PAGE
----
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What is the Halacha with a divorced woman and hair covering?

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I am in the middle of a divorce and was wondering what the Halacha is in terms of divorced women covering their hair. I don't plan on not covering my hair after the divorce and I have heard opinions on both sides, but I would appreciate the Halacha. Thank you.


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4 answers!

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With reference to the question if divorced women are required to cover their hair, I’m happy to note that you’re savvy enough to differentiate between “opinions” and Halacha. You are absolutely correct about this, because Halacha is based on a strict legal process, and isn’t based on opinion polls.

The Halacha in this case appears to be that divorced women ARE required to cover their hair.

The source for this can be found in Shulchan Aruch (Even Ha’ezer 21:2) [See the comments of the Beis Shmuel (ad loc. 5), Chelkas Mechokek (ad loc. 2), and Daggul Mervavah (ad loc.). Also see Perisha (ad loc. 3) and Aruch Hashulchan (ad loc. 4].

Rabbi Moshe Feinstein also ruled this way. However he made lenient exceptions in two separate situations:

The first was the case of a widow, who needed to support herself and her children. The only job that she was able to find that paid the level of salary that she required, was a secretarial job. The problem was that the boss demanded that she come to work with her hair uncovered. Rabbi Feinstein ruled that she was permitted to take the job under the boss’s terms [Iggros Moshe, EH I: 57].

[Rabbi Feinstein notes (ibid.) that this leniency can only be applied to the case of a widow, who isn’t married currently married (Eishes Ish). However if the woman was currently married (Eishes Ish), we would need to rule stringently, even at the expense of losing such a job].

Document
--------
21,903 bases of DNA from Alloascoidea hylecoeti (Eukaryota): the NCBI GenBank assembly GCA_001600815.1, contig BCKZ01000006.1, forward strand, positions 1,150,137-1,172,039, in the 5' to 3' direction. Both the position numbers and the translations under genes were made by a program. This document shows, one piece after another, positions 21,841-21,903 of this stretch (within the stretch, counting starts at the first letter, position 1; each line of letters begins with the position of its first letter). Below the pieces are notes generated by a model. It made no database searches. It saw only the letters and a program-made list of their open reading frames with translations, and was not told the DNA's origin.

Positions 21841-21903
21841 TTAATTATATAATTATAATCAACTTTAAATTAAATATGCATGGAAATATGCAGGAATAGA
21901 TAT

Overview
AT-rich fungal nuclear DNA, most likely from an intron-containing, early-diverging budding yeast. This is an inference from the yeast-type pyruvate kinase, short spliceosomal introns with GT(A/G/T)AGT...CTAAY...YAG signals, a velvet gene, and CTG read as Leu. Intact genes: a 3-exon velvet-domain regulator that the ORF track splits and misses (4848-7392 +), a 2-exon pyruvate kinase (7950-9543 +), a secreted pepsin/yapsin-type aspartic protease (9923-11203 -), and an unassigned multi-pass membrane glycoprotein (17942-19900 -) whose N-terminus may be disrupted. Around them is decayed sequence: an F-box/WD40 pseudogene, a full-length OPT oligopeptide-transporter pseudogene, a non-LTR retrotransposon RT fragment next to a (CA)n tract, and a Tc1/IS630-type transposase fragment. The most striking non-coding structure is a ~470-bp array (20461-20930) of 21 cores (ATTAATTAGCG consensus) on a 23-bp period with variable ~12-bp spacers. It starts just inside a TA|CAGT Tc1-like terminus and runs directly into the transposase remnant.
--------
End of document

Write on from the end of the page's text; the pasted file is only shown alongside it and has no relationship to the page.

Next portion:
The second case where Rabbi Feinstein ruled leniently was posed to him as a hypothetical question, regarding an imaginary divorcee who desired to remarry. While the woman planned to eventually reveal the fact of her previous marriage to any potential husband, she felt, however, that this information should only be shared later; after meeting the person, and giving him a chance to get to know her and her qualities. Premature disclosure about her previous marital status, would seriously impact her potential for remarriage, and she wouldn’t stand a chance in the dating process. Rabbi Feinstein validated such a type of concern, and ruled (in theory) that the potentially negative impact on remarriage would be sufficient grounds to permit her to uncover her hair [Iggros Moshe, EH IV, 32:4].

It’s important to note, that despite his liberal dispensation, Rabbi Feinstein nevertheless qualified his ruling, and stated that this shouldn’t be misconstrued as a blanket dispensation for the hypothetical divorcee to always walk around with her hair uncovered. The exception was only applicable, he said, if and when, covering her hair would negatively impact her matrimonial prospects. Otherwise, she must cover her hair.

[I add, that logic would dictate, that Rabbi Feinstein’s qualification would also assumedly apply to his other ruling regarding the widow, in that she would only be allowed to uncover her hair if doing so would endanger her job].

For further discussion, see Shut Lev Avrohom (#107) and Shut Machzeh Eliyahu (#119) who dispute Rabbi Feinstein’s leniency. See also “Halichos Bas Yisrael”, by Rabbi Y. Y. Fuchs (Chap. 5, note 8) who records a personal written communication from Rabbi Chaim Pinchas Scheinberg, that preferably one should not rely on this leniency if they have other options available; for example, wearing a wig. He also records a ruling that he heard from Rabbi Shlomo Zalman Auerbach, that divorcees are required to cover their hair. If they find this difficult, they should at least wear a wig.